Dr. Andrew Taylor Still, the founder of osteopathic medicine, is Kirksville’s genius on Missouri Highway 36.
Developed by Still in 1874, osteopathic medicine is a unique and innovative form of medicine promoting the interconnectedness of the body, mind, and spirit.
Still’s osteopathic principles state each individual part of the body works together to create a healthy, functioning whole.
Still had many grim experiences as a hospital steward while serving in the 9th Kansas Cavalry for the Union Army during the Civil War; he returned and faced yet another grave personal crisis, as an epidemic of spinal meningitis killed three of his children, and he had already lost his first wife who died during childbirth. Still became discouraged with traditional medicine and sought a new way to heal. A practitioner believing in the body-mind-spirit philosophy, he founded the American School of Osteopathy in 1892.
By 1895 more than 30,000 osteopathic treatments were given at the infirmary in Kirksville.
The Wabash Railroad increased to four the number of daily passenger trains to Kirksville because so many people came to Kirksville seeking osteopathic treatment.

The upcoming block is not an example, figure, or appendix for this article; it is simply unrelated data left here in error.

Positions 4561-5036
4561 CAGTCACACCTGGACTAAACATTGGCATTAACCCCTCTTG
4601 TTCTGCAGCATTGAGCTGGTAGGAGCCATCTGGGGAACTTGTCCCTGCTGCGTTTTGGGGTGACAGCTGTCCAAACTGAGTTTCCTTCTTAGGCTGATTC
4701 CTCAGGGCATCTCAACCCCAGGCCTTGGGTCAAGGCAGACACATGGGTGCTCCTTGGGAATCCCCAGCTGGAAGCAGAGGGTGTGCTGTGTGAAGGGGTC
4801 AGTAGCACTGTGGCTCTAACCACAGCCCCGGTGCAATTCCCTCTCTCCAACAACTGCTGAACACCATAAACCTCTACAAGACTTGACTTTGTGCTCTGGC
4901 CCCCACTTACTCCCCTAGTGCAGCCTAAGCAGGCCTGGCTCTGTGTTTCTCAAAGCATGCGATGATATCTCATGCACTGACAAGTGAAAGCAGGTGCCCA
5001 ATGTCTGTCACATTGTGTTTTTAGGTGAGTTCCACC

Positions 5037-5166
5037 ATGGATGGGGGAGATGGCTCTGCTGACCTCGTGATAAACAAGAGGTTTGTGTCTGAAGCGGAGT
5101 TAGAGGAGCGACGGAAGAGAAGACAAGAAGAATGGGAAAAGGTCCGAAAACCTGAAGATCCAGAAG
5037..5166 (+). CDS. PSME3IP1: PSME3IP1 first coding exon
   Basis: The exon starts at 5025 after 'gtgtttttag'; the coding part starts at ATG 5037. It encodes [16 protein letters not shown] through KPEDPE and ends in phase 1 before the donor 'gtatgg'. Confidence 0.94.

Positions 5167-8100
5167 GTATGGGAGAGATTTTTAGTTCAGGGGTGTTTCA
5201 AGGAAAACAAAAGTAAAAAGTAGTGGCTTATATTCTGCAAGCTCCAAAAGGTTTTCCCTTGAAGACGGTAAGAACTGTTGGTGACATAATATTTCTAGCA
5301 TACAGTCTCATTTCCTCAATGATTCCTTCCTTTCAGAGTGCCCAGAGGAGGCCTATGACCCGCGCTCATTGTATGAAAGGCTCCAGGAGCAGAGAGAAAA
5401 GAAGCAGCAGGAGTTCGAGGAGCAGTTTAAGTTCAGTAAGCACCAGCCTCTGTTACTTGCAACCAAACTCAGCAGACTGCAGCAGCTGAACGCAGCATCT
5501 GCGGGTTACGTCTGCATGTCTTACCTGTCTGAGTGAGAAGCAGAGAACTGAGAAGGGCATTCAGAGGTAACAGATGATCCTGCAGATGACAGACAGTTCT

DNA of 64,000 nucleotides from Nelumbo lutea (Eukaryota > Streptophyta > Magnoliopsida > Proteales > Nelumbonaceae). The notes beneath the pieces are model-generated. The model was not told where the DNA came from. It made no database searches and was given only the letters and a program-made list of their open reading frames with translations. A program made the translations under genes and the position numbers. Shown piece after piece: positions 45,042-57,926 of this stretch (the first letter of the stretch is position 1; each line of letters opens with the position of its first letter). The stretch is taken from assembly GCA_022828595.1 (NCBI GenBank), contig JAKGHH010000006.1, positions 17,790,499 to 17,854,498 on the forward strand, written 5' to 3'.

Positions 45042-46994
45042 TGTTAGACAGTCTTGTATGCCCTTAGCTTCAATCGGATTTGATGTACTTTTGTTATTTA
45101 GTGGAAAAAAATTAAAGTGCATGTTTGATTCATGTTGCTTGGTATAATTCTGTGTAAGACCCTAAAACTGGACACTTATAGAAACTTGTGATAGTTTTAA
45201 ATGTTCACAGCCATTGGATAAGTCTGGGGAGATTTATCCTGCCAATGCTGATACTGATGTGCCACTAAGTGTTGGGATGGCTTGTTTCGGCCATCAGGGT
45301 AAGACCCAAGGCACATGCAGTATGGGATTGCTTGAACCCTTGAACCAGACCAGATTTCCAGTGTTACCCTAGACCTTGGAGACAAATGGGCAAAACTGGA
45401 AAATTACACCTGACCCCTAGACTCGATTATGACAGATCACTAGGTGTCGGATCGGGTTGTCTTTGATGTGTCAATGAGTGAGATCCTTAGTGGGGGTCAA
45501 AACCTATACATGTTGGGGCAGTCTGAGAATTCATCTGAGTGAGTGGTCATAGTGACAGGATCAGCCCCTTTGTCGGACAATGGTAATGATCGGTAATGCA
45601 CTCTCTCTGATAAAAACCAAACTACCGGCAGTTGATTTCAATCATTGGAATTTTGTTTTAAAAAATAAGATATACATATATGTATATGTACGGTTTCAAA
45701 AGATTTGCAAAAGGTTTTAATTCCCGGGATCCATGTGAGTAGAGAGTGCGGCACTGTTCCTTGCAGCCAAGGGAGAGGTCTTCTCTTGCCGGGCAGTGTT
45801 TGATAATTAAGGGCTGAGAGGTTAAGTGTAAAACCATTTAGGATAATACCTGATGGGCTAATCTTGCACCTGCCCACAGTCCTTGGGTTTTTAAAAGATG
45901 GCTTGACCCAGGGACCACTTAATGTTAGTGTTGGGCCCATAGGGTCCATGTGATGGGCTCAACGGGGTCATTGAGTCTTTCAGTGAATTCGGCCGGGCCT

A true genius, Still also dabbled with inventions and in the 1870s, he patented an improved butter churn. Later inventions focused on medicine. Among them was the patient brace, designed to keep patients from falling off the narrow treatment table.
Still saw patients and remained active in the American School of Osteopathy almost until his death at age 89 in 1917; the beloved “Old Doctor” is remembered for changing the healing profession substantially.
Today, there are more than 70,000 osteopaths worldwide, and there are 30 accredited osteopathic colleges in the U.S.
Next time you visit Kirksville, take time to learn more about Still by visiting the Museum of Osteopathic Medicine. The museum is devoted to the practice of osteopathy and to Still, who in 2014 was inducted into the Hall of Famous Missourians at the State Capitol in Jefferson City.